PG: It’s interesting because I opened a bar in West Hollywood in 2002 and I sold it in 2007. But in any event, what happened was when I opened the new business, I was forced to become a better manager, and that was a big part of my learning experience on how to manage time. Because I was between two places, I had to learn to trust other people and learn to communicate with my employees better. So that’s been helpful. So now learning from that, I have a pretty good schedule.
I get here roughly at nine o’clock. I take my kids to school in the morning. And I spend the mornings in the office doing some work, generally speaking. And in the afternoon I’m here on the floor for the lunch rush. And then in the afternoons I take meetings: staff meetings, meetings with my chef, the manager. And then the evenings, usually I’m here on the floor. I mean you try to be on the floor during those times. During the breakfast hours, I can pop in but I don’t necessarily have to be so hands on. But during the lunch hour I try to be. And during the dinner hour.
eMinutes: Looking back over your career, with the other bar you owned and with Porto Via, what would you say was one of your biggest setbacks?
PG: One of the biggest setbacks was around 2002 or so. The city of Beverly Hills was remodeling the streets and they had a whole urban development plan for the streetlights and the trees, you know. So in short, the entire sidewalk was under construction for like eight months.
So you couldn’t get to the restaurant. I mean, you could get there, but this restaurant is a real outdoor kind of place. And what makes it so much fun is seeing all the people walking up and down the street. So that was a pretty dark period. Sales went down like 70 percent or something. I can’t remember exactly, but it was pretty awful. I was not having a good time.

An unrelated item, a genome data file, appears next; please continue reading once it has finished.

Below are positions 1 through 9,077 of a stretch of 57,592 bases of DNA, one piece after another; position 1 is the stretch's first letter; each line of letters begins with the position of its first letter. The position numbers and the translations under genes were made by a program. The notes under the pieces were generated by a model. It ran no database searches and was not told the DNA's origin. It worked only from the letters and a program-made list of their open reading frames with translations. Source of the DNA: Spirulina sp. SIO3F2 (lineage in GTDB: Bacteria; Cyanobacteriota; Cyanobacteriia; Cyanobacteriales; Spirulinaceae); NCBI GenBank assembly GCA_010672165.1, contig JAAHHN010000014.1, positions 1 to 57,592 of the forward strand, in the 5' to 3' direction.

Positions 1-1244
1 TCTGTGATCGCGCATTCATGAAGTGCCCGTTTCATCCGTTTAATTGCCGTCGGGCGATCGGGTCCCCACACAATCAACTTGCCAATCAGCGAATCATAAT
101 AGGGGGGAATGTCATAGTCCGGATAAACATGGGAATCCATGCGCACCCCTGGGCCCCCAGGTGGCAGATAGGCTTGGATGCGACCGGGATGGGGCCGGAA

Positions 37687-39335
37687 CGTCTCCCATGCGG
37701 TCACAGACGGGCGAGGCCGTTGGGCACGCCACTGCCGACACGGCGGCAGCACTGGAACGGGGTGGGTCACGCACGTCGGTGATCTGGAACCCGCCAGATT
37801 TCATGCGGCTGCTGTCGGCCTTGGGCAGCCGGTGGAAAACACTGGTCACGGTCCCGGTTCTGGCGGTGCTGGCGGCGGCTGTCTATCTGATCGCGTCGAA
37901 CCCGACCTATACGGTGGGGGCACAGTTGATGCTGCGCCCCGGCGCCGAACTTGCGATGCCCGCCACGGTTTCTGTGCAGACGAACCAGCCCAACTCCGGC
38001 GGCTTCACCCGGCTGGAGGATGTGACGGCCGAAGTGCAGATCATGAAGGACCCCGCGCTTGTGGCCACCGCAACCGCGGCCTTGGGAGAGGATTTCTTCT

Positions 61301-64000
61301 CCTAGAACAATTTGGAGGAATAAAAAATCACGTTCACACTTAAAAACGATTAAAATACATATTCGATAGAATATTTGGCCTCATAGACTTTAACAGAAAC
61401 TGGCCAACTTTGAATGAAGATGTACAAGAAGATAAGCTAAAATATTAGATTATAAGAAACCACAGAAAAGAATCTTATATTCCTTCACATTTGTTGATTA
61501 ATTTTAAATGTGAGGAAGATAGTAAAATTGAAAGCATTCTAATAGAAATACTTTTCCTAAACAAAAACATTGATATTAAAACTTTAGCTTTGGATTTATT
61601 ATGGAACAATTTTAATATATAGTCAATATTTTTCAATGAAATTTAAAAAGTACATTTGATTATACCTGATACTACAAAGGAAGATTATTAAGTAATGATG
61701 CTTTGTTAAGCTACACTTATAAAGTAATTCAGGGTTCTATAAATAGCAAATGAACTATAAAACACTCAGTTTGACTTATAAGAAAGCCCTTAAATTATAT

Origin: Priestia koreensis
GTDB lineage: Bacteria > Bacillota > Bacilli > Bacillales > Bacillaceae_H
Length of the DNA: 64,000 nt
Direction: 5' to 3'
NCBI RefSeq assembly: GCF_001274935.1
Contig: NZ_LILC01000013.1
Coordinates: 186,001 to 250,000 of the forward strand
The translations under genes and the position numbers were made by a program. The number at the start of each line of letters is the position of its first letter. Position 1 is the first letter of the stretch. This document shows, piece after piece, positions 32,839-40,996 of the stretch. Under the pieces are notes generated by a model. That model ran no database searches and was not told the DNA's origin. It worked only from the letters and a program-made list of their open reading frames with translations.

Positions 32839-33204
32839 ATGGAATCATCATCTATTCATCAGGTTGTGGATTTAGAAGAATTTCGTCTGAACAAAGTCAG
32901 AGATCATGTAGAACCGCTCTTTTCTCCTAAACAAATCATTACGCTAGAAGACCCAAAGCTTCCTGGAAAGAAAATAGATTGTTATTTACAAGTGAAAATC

eMinutes: There was nothing you could do about that?
PG: Nothing I could do about it. It wasn’t anything that I did or the staff did. It was that the city needed to do this work and we still had to pay rent. I mean the landlord still had to pay his mortgage. So there was nothing anybody could do. So that was very difficult.
eMinutes: Did anything good come out of that?
Well, they enlarged the sidewalks. So at the end of the day, is it better? Um, it’s okay. I might have chosen different streetlights and different trees.
eMinutes: But as far as structuring and the back-of-house work – were you able to use that time that you would have normally spent with lunch and dinner rushes to work in those areas?